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United States Department of Agriculture

Agricultural Research Service

Research Project: SUCROSE ACCUMULATION AND RETENTION IN SUGARBEETS Title: Postharvest jasmonic acid treatment of sugarbeet roots reduces rot due to Botrytis cinerea, Penicillium claviforme, and Phoma betae

Authors
item Fugate, Karen
item Ferrareze, Jocleita -
item Bolton, Melvin
item Deckard, Edward -
item Campbell, Larry

Submitted to: Postharvest Biology and Technology
Publication Type: Peer Reviewed Journal
Publication Acceptance Date: October 11, 2011
Publication Date: November 21, 2011
Citation: Fugate, K.K., Ferrareze, J.P., Bolton, M.D., Deckard, E.L., Campbell, L.G. 2012. Postharvest jasmonic acid treatment of sugarbeet roots reduces rot due to Botrytis cinerea, Penicillium claviforme, and Phoma betae. Postharvest Biology and Technology. 65:1-4.

Interpretive Summary: Jasmonic acid (JA) is a natural plant hormone that activates plant defense mechanisms. JA and JA derivatives have been shown to protect a number of fruits and vegetables against storage diseases, although JA’s ability to protect sugarbeet roots against storage rot is unknown. To determine the potential of JA to reduce rot due to three common sugarbeet storage pathogens, harvested sugarbeet roots were treated with JA concentrations of 0.01, 0.1, 1, 10, or 100 µM JA, inoculated with Botrytis cinerea, Penicillium claviforme, or Phoma betae, and evaluated for the severity of rot symptoms after incubation at storage conditions that promote disease. All JA concentrations reduced rot due to all three pathogens. JA reduced rot due to B. cinerea and P. betae by an average of 51 and 71 %, respectively. Against P. claviforme, JA concentrations of 0.01 to 10 µM reduced rot by 44 %, while 100 µM JA reduced rot due to this pathogen by 65 %. Against all three pathogens, JA treatment did not prevent infection, but reduced rot by reducing the progression of disease symptoms in root tissue.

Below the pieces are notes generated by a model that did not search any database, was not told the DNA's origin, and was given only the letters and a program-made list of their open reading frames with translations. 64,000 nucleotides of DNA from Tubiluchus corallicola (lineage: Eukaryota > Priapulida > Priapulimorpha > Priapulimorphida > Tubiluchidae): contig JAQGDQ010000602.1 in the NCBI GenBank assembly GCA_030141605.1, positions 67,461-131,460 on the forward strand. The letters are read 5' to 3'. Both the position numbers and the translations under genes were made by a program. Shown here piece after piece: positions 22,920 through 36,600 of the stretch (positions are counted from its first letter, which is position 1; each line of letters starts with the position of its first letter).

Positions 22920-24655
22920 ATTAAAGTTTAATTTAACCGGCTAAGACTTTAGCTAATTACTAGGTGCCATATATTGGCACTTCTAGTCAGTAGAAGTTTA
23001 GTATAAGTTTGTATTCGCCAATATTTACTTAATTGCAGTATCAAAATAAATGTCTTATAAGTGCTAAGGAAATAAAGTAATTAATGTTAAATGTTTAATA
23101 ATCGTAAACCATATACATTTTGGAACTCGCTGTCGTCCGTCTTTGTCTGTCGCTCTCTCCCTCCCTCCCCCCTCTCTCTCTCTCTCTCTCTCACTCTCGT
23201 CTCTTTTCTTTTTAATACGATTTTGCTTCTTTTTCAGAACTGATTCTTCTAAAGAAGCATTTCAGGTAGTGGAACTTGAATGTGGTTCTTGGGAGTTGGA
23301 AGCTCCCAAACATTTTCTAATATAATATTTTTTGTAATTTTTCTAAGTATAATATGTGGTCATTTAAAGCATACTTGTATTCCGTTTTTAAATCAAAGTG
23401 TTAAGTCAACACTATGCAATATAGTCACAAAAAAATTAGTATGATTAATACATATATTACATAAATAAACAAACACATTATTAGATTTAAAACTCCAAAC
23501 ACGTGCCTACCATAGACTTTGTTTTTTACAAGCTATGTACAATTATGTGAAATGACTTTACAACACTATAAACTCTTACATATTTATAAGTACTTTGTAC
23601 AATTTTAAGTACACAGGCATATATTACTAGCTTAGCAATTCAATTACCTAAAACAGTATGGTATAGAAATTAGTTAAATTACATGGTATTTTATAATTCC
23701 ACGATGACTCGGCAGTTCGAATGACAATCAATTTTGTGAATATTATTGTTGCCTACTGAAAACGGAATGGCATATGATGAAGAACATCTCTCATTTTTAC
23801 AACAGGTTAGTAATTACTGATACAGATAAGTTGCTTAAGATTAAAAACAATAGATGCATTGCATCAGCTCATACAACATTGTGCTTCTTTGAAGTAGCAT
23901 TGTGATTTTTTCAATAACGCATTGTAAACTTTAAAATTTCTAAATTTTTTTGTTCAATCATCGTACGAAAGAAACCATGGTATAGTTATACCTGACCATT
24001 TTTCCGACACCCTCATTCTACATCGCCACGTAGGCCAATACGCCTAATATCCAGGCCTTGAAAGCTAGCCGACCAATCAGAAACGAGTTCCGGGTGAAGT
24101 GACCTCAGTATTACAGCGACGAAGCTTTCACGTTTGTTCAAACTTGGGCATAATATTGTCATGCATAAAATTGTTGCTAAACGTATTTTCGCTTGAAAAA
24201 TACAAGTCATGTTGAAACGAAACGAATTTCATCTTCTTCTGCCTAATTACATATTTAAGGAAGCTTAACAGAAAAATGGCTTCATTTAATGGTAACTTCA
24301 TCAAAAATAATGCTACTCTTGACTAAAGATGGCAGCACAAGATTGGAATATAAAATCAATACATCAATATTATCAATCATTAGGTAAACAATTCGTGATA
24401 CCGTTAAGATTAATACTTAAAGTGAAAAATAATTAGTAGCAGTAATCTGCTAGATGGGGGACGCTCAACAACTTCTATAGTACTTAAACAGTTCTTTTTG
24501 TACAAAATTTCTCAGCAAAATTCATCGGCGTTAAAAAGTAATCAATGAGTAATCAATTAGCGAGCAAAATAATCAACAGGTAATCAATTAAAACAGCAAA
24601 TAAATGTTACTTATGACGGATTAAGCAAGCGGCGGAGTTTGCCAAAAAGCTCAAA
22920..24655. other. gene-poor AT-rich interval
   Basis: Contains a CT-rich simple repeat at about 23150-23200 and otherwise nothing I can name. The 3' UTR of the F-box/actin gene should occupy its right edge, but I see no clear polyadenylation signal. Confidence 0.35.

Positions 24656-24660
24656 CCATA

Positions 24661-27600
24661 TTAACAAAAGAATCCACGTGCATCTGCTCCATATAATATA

Technical Abstract: Although jasmonic acid (JA) and JA derivatives are known to activate plant defense mechanisms and provide protection against postharvest fungal diseases for several horticultural crops, JA’s ability to protect sugarbeet (Beta vulgaris L.) roots against common causal organisms of storage rot is unknown. To determine the potential of JA to reduce rot due to three common sugarbeet storage pathogens, harvested roots were treated with JA concentrations of 0.01, 0.1, 1, 10, or 100 µM, inoculated with Botrytis cinerea Pers. ex Fr., Penicillium claviforme Bainier, or Phoma betae Frank, and evaluated for the severity of rot symptoms after incubation at 20 oC and 90 % relative humidity. JA concentrations of 0.01 to 100 µM significantly reduced rot due to all three pathogens. All concentrations of JA provided statistically equivalent control against B. cinerea and P. betae, and reduced the amount of rotted tissue due to these pathogens by an average of 51 and 71 %, respectively. Against P. claviforme, JA concentrations of 0.01 to 10 µM were equally effective and reduced rot by an average of 44 %, while an increase in JA concentration to 100 µM reduced rot by 65 %. Against all three pathogens, JA treatment did not affect the incidence of infection, but reduced rot by reducing the progression of disease symptoms in root storage tissue.

Last Modified: 12/25/2014
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